15th European Conference on Turbomachinery Fluid dynamics & Thermodynamics

Paper ID:


Main Topic:

Turbulence modelling



Julien Marty - ONERA, Université Paris Saclay, France
Benjamin François - ONERA, Université Paris Saclay, France
Cédric Content - ONERA, Université Paris Saclay, France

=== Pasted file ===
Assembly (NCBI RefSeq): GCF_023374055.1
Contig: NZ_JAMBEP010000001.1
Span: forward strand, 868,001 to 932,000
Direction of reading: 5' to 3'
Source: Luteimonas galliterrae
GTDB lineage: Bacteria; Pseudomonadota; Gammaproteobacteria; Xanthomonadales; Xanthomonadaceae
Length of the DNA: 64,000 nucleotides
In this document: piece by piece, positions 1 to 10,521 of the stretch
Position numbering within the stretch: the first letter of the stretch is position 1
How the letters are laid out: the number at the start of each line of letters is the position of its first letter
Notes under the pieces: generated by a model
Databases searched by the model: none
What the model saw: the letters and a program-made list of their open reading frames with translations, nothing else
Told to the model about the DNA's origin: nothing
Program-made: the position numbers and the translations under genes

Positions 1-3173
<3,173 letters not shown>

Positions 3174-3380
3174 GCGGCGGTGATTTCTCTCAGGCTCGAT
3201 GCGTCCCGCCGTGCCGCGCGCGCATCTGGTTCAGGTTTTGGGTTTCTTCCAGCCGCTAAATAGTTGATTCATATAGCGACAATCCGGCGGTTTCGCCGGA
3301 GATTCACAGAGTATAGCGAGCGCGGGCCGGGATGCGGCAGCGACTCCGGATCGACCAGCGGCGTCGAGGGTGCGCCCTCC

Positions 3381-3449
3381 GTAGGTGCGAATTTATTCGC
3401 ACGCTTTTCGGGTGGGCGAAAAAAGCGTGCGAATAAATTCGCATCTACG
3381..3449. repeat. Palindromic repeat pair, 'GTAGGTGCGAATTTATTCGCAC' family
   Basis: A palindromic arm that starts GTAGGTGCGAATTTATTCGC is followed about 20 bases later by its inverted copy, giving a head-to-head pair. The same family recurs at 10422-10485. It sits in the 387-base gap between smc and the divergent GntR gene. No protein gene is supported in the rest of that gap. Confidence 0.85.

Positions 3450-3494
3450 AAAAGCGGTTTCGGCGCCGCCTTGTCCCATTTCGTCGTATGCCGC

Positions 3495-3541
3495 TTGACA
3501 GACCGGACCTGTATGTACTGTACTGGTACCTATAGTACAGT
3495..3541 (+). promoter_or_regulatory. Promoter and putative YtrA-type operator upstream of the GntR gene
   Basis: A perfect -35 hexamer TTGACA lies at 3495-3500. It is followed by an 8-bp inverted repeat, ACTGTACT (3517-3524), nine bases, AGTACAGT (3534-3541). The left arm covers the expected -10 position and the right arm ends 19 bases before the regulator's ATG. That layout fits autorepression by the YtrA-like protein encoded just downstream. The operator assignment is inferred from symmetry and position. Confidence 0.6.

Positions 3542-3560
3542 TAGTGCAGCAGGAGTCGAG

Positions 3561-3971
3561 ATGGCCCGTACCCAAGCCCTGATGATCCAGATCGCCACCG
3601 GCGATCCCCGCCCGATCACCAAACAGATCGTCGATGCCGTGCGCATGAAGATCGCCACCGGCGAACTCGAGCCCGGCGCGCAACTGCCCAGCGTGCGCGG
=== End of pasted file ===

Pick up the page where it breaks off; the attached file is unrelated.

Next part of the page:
Turbine flow is quite specific as the Reynolds number (100,000) is quite small while adverse pressure gradient can be high. A significant part of the flow at the turbine blade walls can be laminar which influences the heat transfer, separation. Thus, the assumption of fully turbulent flow is not well suited for turbine applications. The present study aims at validating the Menter-Langtry transition model for unsteady transition. The configuration supporting this study is the CT3 turbine stage, experimentally tested at the van Karman Institute. To carry out unsteady simulations without simulation the full annulus configuration two methods can be used, among other things: the phase-lag – also called chorochronic – approach and, the sliding join technique based on a reduced blade count leading to a contraction or a dilatation of the rotor-stator interface (the blade geometry is not modified). Thus, the model validation is completed by a comparison of these methods. Moreover, as the elsA software enables the use of structured and unstructured meshes in the same computational domain, this validation is performed on both mesh types. The comparison to experimental data highlights a good agreement and validate the model to predict the time-averaged performances. For this configuration, only the unsteady simulations based on a transition model are able to capture both isentropic Mach and Nusselt numbers over rotor and stator walls. Other simulations (steady one with or without transition model, unsteady one with a full turbulent flow assumption) fail at matching measurements. The mesh type and numerical approach effects are also reported.


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